Will Bay of Bengal transform into a Bay of hope or fear?

By I. Ramamohan Rao

New Delhi, Dec. 13 (ANI): The world is becoming increasingly aware of the impact of climate change, and India is no exception.

During the last few weeks, Chennai and a large section of landmass on the east coast experienced incessant rains. Chennai faced a high level of deluge which it had not seen for the last one hundred years, and the dislocation in the city and the east coast has posed a challenge to the Government of India and the state government.

The tragedy is that while there has been heavy rain on the east coast, a large part of the country in Maharashtra and parts of Karnataka have been facing drought.

In Delhi and the national capital region of India, the extent of pollution has forced the government to close down the electricity generators which are based on coal and plan an introduction of restrictions on the plying of motor vehicles on an ‘odd-even’ formula, which will be difficult to implement.

At the global level, 195 nations are meeting in Paris to wrap up a climate saving deal. India has played the role of projecting the need for restrictions on the extravagant lifestyles of the developed countries and also in concluding a ‘compromise’ text.

The book by Sanjay Chaturvedi and Vijay Sakhuja tells us that we should not forget the Bay of Bengal is a semi-enclosed sea, to which all the littoral states of the Bay of Bengal are signatories.

It has been pointed out that the Bay of Bengal is a horse shoe shaped sea space which opens into the Indian Ocean in the south. Its waters wash the shores of the delta region of Bangladesh, east coast of India, western Indonesian archipelago, coast of peninsular Malaysia, east coast of Mynmar peninsula, east coast of Sri Lanka and the west coast of Thailand. The average depth of the Bay of Bengal 2,600 meters .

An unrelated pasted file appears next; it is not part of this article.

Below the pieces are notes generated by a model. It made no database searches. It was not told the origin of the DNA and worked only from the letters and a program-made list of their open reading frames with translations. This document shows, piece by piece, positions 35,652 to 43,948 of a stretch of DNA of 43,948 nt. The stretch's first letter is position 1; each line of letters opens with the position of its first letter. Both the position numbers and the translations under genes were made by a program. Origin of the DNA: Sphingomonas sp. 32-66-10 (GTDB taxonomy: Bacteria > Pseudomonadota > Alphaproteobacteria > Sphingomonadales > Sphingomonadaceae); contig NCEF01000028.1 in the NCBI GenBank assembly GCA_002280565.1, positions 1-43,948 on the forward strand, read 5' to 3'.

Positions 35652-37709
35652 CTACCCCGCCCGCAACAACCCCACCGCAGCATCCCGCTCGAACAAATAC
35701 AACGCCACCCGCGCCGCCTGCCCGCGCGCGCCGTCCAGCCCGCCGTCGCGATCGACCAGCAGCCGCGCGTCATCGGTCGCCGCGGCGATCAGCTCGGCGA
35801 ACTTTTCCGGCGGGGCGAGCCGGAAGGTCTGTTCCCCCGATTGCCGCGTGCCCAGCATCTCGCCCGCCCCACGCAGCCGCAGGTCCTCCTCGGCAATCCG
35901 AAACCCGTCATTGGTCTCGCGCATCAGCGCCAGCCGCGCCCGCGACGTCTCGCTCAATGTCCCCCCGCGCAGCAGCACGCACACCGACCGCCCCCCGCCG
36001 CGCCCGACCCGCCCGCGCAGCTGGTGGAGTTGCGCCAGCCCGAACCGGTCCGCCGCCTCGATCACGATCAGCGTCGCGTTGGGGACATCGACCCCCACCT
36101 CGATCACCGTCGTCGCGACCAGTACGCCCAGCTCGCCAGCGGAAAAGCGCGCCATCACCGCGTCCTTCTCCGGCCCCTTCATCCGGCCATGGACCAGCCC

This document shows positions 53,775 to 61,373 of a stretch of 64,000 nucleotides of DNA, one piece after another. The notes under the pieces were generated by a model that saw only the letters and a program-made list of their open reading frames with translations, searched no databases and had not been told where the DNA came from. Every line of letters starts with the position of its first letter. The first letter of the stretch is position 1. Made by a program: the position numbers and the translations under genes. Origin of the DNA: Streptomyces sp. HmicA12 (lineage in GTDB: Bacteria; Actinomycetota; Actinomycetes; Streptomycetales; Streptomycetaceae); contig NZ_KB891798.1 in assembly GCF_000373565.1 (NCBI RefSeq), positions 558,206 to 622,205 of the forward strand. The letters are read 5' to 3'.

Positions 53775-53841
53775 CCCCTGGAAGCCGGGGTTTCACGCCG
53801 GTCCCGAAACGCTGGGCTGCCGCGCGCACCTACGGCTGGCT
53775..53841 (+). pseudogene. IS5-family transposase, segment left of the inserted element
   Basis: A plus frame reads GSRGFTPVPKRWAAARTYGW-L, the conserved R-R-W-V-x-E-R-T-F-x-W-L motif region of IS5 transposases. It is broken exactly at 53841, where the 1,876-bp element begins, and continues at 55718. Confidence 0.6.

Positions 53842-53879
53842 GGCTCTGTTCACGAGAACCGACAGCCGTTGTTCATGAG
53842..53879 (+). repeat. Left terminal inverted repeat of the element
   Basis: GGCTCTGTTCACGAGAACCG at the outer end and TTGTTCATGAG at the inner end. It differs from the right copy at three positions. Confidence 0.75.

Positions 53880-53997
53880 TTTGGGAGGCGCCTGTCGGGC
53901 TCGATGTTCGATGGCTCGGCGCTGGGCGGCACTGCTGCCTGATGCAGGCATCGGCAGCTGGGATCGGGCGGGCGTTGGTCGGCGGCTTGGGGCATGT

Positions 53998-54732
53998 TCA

The number of fishermen involved in coastal and marine fishery in the beginning of this decade was 3.2 million. For India, the Bay of Bengal has emerged as an important source of energy.

A number of offshore oil and gas sites have been discovered off the river basins of Krishna Godavari delta and the Mahanadi basin of the Orissa coast, Andaman and Nicobar Islands and east Sri Lankan coast. Experts believe that Bangladesh and Myanmar have huge off-shore oil and gas reserves.

We have experienced that the Bay of Bengal region , which falls under the monsoon belt , experiences depressions, seasonal storm surges, cyclones and other natural disasters, like the December 2004 Tsunami. It is also affected by the melting of the Himalayan glacier. An estimate suggests that in the last 100 years, 508 cyclones of varying intensities have originated in the Bay of Bengal.

The book has a detailed discussion of the impact of climate change on the military and how the littoral states have been trying to adapt themselves to climate change.

An Inter-Governmental organisation on coastal fisheries and an agency under the UN Food and Agriculture Organisation are also engaged in addressing the problem of fisheries.

Their agenda includes a number of programmes and activities that support sustainable development and management of coast fisheries, fisheries management, training and information exchange and improving the quality of life and increasing the livelihood opportunities of small scale fishermen.

The SAARC and the ASEAN also have taken initiatives to meet the challenge of climate change.

The book concludes by pointing out that the Bay of Bengal, its littoral states and communities are at the crossroads, where the two equally plausible, not necessarily mutually exclusive futures, appear to be possible.

One path leads to a future which is largely dictated by social economic insecurities which will transform it into a ‘Bay of Fear’.

The second path is marked by optimism and which promotes regional cooperation, which takes a proactive, preemptive and humane approach and which will help the Bay of Bengal to evolve as a ‘Bay of Hope’.

Dr Sanjay Chaturvedi, who is a scholar, who has been interacting with academic institutions of the countries of the region and a visiting speaker at the National Defence College, New Delhi and Dr Vijay Sakhuja, the Director of the National Maritime Foundation, and a former India Navy Officer, have authored this publication, which is timely .

It projects the impact of climate change in the Bay of Bengal region, which can evolve as geographies of ‘Fear or Hope’. One hopes it will be of hope.

Mr. I. Ramamohan Rao is a former Principal Information Officer of the Government of India. He can be reached on his e-mail raoramamohan@hotmail.com .

Book Review: Climate Change and the Bay of Bengal, by Sanjay Chaturvedi and Vijay Sakhuja. Pp 239. Pentagon Press. Rs. 995′-(ANI)

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